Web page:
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Clinical Data


CONVERGE IDE Study Design

The CONVERGE IDE trial enrolled 153 patients (88 persistent and 65 long-standing persistent patients) at 27 locations (25 in the United States and 2 in the United Kingdom). Patients were randomized at a rate of 2:1 and received either Hybrid AF Convergent therapy or endocardial RF catheter ablation alone. David DeLurgio, MD, of Emory St. Joseph’s Hospital in Atlanta, Georgia, was the trial’s national principal investigator.

CONVERGE IDE Trial Findings

The Hybrid AF Convergent procedure is the only proven therapy to treat patients who have been in AF for more than one year.1,2 Both 12-month (Table 1) and 18-month (Table 2) data from the CONVERGE IDE trial show that the Hybrid AF Convergent procedure provides durable, long-lasting efficacy.

Table 1: Effectiveness Endpoints for Long-Standing Persistent AF Sub-group—12-Month Follow-Up2

Parameter Hybrid AF Convergent Ablation Arm
(N=38)
Endocardial RF Catheter Ablation Arm
(N=27)
Difference
(Hybrid – Endocardial catheter ablation)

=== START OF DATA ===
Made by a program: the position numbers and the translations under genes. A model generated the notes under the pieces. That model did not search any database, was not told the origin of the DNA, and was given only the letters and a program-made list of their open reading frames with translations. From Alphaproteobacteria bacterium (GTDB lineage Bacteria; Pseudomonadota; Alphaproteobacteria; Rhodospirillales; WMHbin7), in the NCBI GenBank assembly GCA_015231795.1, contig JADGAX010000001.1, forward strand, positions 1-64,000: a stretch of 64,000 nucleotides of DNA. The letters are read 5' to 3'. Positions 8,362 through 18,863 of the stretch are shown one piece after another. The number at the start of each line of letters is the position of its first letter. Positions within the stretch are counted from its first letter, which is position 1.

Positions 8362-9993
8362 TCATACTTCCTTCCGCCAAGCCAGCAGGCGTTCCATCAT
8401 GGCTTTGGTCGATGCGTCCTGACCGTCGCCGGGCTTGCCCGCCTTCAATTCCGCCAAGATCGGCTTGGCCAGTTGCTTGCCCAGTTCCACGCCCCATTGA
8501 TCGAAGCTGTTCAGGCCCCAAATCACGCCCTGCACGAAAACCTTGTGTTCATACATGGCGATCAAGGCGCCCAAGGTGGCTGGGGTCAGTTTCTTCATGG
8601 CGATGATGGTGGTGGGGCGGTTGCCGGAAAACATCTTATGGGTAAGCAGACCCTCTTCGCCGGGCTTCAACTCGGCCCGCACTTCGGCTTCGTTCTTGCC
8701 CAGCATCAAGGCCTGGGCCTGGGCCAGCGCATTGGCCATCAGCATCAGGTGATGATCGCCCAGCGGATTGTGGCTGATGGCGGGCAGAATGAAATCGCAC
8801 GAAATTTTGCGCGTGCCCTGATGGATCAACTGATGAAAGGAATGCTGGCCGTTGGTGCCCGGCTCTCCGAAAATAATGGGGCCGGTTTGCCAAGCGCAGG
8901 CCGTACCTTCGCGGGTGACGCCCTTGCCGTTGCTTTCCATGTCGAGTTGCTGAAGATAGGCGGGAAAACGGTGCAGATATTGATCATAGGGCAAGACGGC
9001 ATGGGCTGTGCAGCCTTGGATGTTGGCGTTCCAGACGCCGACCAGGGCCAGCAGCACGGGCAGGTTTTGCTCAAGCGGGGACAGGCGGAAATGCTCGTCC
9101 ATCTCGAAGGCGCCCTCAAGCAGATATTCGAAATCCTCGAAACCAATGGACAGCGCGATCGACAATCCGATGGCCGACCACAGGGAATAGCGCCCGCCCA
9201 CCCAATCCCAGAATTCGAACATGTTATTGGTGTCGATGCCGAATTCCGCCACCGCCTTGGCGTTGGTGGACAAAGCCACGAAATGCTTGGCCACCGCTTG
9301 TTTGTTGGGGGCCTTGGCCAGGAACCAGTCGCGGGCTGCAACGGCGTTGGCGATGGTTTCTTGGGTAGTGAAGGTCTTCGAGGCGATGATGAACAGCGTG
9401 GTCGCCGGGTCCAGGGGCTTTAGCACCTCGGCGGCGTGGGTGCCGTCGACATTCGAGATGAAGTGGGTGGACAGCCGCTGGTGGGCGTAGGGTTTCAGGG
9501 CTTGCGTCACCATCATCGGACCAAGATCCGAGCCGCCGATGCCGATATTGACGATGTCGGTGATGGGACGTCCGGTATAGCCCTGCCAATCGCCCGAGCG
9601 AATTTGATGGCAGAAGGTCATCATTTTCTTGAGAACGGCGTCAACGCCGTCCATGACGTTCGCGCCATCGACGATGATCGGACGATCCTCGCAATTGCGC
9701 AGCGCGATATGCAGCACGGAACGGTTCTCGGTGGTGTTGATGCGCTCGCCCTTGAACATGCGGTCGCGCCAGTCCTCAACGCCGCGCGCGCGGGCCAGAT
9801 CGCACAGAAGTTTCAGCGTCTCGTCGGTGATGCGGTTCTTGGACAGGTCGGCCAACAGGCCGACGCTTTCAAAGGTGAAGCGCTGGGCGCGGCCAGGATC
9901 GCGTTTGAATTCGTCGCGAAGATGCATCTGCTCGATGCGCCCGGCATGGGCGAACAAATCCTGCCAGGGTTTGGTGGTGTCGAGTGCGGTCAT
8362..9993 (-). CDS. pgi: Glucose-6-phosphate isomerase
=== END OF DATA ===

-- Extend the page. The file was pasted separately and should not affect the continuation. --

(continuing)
Freedom from AF/AFL/AT from 3-month blanking period through 12 months*
n%, (95% Confidence Interval)
65.8%
(50.7%, 80.9%)
37.0%
(18.8%, 55.3%)
28.8%
in favor of Hybrid
≥90% burden reduction at 12 months*
n%, (95% Confidence Interval)
78.9%
(66.0%, 91.9%)
46.2%
(27.0%, 65.3%)
32.7%
in favor of Hybrid
Freedom from AF through 12 months *
n%, (95% Confidence Interval)
71.1%
(56.6%, 85.5%)
37.0%
(18.8%, 55.3%)
34.1%
in favor of Hybrid
*Without new/ increased dosage of previously failed class I/III AADs
AADs: anti-arrhythmic drugs; AF: atrial fibrillation; AFL: atrial flutter; AT: atrial tachycardia

 

Table 2: Effectiveness Endpoints for Long-Standing Persistent AF Sub-group—18-Month Follow-Up2